\infty 0.576 0.656 0.787 0.918 1.092

Alternatively, for case 3 above (both mean and variance unknown), D'Agostino (1986) [6] in Table 4.7 on p. 123 and on pages 372–373 gives the adjusted statistic:

A^{*2}=A^2\left(1+\frac{0.75}{n}+\frac{2.25}{n^2}\right) .

and normality is rejected if A^{*2} exceeds 0.631, 0.752, 0.873, 1.035, or 1.159 at 10%, 5%, 2.5%, 1%, and 0.5% significance levels, respectively; the procedure is valid for sample size at least n=8. The formulas for computing the p-values for other values of A^{*2} are given in Table 4.9 on p. 127 in the same book.

### Tests for other distributions

Above, it was assumed that the variable X_i was being tested for normal distribution. Any other family of distributions can be tested but the test for each family is implemented by using a different modification of the basic test statistic and this is referred to critical values specific to that family of distributions. The modifications of the statistic and tables of critical values are given by Stephens (1986)[2] for the exponential, extreme-value, Weibull, gamma, logistic, Cauchy, and von Mises distributions. Tests for the (two-parameter) log-normal distribution can be implemented by transforming the data using a logarithm and using the above test for normality. Details for the required modifications to the test statistic and for the critical values for the normal distribution and the exponential distribution have been published by Pearson & Hartley (1972, Table 54). Details for these distributions, with the addition of the Gumbel distribution, are also given by Shorak & Wellner (1986, p239). Details for the logistic distribution are given by Stephens (1979). A test for the (two parameter) Weibull distribution can be obtained by making use of the fact that the logarithm of a Weibull variate has a Gumbel distribution.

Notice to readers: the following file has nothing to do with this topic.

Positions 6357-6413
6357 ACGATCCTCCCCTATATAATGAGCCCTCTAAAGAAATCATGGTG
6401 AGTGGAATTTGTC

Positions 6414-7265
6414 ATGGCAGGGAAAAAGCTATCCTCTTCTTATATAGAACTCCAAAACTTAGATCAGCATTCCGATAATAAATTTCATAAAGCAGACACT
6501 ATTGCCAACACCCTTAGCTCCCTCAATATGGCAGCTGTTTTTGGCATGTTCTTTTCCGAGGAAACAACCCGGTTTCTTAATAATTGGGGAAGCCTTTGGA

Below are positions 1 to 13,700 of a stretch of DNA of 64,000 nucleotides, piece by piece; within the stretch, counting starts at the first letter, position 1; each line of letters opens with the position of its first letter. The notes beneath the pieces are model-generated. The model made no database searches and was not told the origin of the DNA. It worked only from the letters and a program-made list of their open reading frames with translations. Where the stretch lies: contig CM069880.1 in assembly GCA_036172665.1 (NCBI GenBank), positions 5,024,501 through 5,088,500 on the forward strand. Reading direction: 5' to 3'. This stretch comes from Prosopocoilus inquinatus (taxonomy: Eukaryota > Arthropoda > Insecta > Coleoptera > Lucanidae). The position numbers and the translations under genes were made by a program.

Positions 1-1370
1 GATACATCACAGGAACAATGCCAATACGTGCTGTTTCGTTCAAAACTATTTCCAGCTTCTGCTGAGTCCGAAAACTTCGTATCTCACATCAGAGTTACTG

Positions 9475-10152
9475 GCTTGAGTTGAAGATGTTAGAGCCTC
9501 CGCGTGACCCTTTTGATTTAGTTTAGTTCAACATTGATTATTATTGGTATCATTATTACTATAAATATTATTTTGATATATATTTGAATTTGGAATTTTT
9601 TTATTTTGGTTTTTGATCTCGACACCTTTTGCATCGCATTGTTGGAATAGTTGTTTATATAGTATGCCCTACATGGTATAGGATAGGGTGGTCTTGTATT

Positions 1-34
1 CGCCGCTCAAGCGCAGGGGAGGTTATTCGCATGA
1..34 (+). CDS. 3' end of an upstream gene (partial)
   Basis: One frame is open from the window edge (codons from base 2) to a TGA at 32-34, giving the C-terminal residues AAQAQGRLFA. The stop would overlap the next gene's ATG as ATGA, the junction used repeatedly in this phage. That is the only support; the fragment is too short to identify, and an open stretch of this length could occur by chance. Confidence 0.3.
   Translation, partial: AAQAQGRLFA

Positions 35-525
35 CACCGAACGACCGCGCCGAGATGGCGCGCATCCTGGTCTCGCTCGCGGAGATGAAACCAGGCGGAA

## Non-parametric k-sample tests

Fritz Scholz and Michael A. Stephens (1987) discuss a test, based on the Anderson–Darling measure of agreement between distributions, for whether a number of random samples with possibly different sample sizes may have arisen from the same distribution, where this distribution is unspecified.[7] The R package kSamples implements this rank test for comparing k samples among several other such rank tests.[8]

## References

1. ^ a b c d Stephens, M. A. (1974). "EDF Statistics for Goodness of Fit and Some Comparisons". Journal of the American Statistical Association 69: 730–737.
2. ^ a b c M. A. Stephens (1986). "Tests Based on EDF Statistics". In D'Agostino, R. B. and Stephens, M. A. Goodness-of-Fit Techniques. New York: Marcel Dekker.
3. ^
4. ^ Anderson, T.W. and Darling, D.A. (1954). "A Test of Goodness-of-Fit". Journal of the American Statistical Association 49: 765–769.
5. ^ Razali, Nornadiah; Wah, Yap Bee (2011). "Power comparisons of Shapiro–Wilk, Kolmogorov–Smirnov, Lilliefors and Anderson–Darling tests" (PDF). Journal of Statistical Modeling and Analytics 2 (1): 21–33. Retrieved 5 June 2012.
6. ^ a b Ralph B. D'Agostino (1986). "Tests for the Normal Distribution". In D'Agostino, R.B. and Stephens, M.A. Goodness-of-Fit Techniques. New York: Marcel Dekker.
7. ^ Scholz, F. W.; Stephens, M. A. (1987). "K-sample Anderson–Darling Tests".
8. ^ "kSamples: K-Sample Rank Tests and their Combinations". R Project.